Heathrow customers to face higher prices
The cost of flights to and from Heathrow are set to rise as the airlines face higher flying costs from April next year.
Airlines had called for a 9.8% cut to charges over the next five years, while Heathrow Airport itself proposed an above-inflation annual increase of 4.6% in charges during the next five years.
The Civil Aviation Authority, which sets the take off and landing fees airlines must pay at London's three main airports - Heathrow, Stansted and Gatwick - has ruled that airline charges must not rise higher than inflation (as measured by the Retail Price Index or RPI, currently 3.3%) until 2019.
Despite this being far less than Heathrow Airport had been demanding, Willie Walsh, chief executive of British Airways' parent company IAG, warned Heathrow customers that they will pay an extra £1 billion over the next five years as airlines pass on the extras costs to consumers.
Walsh said: "It is a bad day for our customers who have been let down by the CAA. With this settlement, Heathrow will continue to levy charges well above other major hub airports."
He added that CAA had neglected its primary duty to further the interests of passengers, by allowing Heathrow to "over-reward investors by imposing excessive charges on users."
Dame Deidre Hutton, CAA chair, defended the increase: "The challenge for Heathrow is to maintain high levels of customer service while reducing costs. We are confident this is possible and that our proposals create a positive climate for further capital investment, in the passenger interest."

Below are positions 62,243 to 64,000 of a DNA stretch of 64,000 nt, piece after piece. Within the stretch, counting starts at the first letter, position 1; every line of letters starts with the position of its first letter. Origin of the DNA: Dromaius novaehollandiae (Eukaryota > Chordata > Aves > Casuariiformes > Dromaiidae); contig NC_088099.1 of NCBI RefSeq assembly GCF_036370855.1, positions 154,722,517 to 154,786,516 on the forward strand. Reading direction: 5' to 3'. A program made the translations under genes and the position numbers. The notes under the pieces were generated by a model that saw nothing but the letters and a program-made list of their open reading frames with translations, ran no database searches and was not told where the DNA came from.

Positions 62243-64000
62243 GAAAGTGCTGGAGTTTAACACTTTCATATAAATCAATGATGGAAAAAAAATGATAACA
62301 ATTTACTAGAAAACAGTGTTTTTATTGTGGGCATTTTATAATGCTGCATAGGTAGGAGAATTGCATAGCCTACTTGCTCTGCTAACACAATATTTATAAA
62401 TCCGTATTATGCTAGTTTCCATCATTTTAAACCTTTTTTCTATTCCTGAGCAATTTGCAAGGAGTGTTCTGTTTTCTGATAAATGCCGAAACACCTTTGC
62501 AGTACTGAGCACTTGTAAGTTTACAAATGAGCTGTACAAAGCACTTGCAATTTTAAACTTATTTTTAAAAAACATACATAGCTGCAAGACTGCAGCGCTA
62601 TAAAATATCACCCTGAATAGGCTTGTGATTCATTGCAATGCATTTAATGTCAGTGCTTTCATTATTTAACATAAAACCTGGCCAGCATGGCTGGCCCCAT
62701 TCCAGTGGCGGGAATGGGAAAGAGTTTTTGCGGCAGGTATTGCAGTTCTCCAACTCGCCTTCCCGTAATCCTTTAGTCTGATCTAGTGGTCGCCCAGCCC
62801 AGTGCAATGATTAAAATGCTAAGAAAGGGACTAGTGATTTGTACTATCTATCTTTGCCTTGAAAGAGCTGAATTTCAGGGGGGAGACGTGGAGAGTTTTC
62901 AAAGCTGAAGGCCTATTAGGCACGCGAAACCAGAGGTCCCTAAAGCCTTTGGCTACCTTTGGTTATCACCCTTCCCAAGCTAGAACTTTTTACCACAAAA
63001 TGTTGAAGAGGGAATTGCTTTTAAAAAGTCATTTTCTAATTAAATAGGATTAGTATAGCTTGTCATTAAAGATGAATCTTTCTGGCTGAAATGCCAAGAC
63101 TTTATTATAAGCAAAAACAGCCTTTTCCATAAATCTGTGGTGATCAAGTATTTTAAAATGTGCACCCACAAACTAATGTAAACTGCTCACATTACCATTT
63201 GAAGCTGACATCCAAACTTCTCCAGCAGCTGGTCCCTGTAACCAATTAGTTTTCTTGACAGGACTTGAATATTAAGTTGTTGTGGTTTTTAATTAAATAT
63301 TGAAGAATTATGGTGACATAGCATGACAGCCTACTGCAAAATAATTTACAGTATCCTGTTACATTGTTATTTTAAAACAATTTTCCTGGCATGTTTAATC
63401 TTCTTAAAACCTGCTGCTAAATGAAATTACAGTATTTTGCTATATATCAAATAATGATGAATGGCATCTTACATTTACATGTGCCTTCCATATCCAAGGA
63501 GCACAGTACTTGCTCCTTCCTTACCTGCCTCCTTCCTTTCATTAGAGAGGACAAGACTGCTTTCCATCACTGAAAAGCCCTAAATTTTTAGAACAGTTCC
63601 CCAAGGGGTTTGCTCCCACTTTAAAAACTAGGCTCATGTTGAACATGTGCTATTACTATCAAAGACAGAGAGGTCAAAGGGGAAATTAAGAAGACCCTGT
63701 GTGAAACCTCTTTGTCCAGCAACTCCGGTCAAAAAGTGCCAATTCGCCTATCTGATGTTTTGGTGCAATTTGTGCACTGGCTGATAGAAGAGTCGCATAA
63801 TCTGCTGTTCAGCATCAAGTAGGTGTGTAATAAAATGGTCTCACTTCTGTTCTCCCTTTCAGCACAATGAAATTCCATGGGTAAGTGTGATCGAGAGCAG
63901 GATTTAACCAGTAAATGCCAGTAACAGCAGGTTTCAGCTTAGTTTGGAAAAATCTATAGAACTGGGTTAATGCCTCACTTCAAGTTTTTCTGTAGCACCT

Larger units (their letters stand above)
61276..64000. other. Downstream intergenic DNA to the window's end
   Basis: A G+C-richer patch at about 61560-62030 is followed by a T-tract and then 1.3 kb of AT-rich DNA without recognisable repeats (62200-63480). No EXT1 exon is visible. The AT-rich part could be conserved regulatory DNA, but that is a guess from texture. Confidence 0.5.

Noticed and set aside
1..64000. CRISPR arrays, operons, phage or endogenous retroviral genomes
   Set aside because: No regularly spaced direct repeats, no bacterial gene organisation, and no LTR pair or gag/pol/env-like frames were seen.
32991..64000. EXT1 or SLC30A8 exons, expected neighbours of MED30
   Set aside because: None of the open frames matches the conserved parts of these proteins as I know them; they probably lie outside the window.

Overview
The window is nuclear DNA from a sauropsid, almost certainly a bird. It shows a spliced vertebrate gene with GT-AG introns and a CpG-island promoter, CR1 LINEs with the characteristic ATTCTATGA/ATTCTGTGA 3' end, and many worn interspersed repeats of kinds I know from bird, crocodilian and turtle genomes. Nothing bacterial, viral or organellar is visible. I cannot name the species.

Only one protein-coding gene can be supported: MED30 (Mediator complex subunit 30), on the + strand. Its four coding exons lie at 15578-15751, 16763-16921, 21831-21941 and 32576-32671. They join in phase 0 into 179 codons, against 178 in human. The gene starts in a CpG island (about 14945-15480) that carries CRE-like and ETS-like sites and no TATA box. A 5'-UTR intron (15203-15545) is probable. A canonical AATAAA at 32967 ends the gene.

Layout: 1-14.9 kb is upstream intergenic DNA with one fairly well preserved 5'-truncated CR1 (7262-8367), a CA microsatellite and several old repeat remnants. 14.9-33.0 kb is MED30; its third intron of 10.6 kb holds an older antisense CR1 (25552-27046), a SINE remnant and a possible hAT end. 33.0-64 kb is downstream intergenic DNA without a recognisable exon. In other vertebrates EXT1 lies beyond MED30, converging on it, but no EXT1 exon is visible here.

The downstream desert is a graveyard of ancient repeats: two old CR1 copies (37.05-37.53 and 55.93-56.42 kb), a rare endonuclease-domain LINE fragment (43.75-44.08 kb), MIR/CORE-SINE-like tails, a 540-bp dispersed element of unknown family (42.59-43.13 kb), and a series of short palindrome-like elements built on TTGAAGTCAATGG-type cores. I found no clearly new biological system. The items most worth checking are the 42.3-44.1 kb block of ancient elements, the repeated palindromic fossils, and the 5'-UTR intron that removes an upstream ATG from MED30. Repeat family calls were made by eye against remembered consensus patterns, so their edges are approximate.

Heathrow criticised the CAA for capping the charges level with RPI, saying this could have "serious and far-reaching consequences for passengers and airlines" at the airport.
For Gatwick, CAA said charges will increase by RPI plus 0.5% a year for seven years from 2014, and charges at Stansted are yet to be decided. The confirmation of these proposals will be made in January.
Replaced as the official measure of inflation by the consumer prices index (CPI) in December 2003. Both the Retail Price Index and CPI are attempts to estimate inflation in the UK, but they come up with different values because there are slight differences in what goods and services they cover, and how they are calculated. Unlike the CPI, the RPI includes a measure of housing costs, such as mortgage interest payments, council tax, house depreciation and buildings insurance, so changes in the interest rates affect the RPI. If interest rates are cut, it will reduce mortgage interest payments, so the RPI will fall but not the CPI. The RPI is sometimes referred to as the “headline” rate of inflation and the CPI as the “underlying” rate.
An increase in the general level of prices that persists over a period of time. The inflation rate is a measure of the average change over a period, usually 12 months. If inflation is up 4%, this means the price of products and services is 4% higher than a year earlier, requiring we spend and extra 4% to buy the same things we bought 12 months ago and that any savings and investments must generate 4% (after any taxes) to keep pace with inflation. Since 2003, the Bank of England has used the consumer prices index (CPI) as its official measure of inflation (see also retail prices index).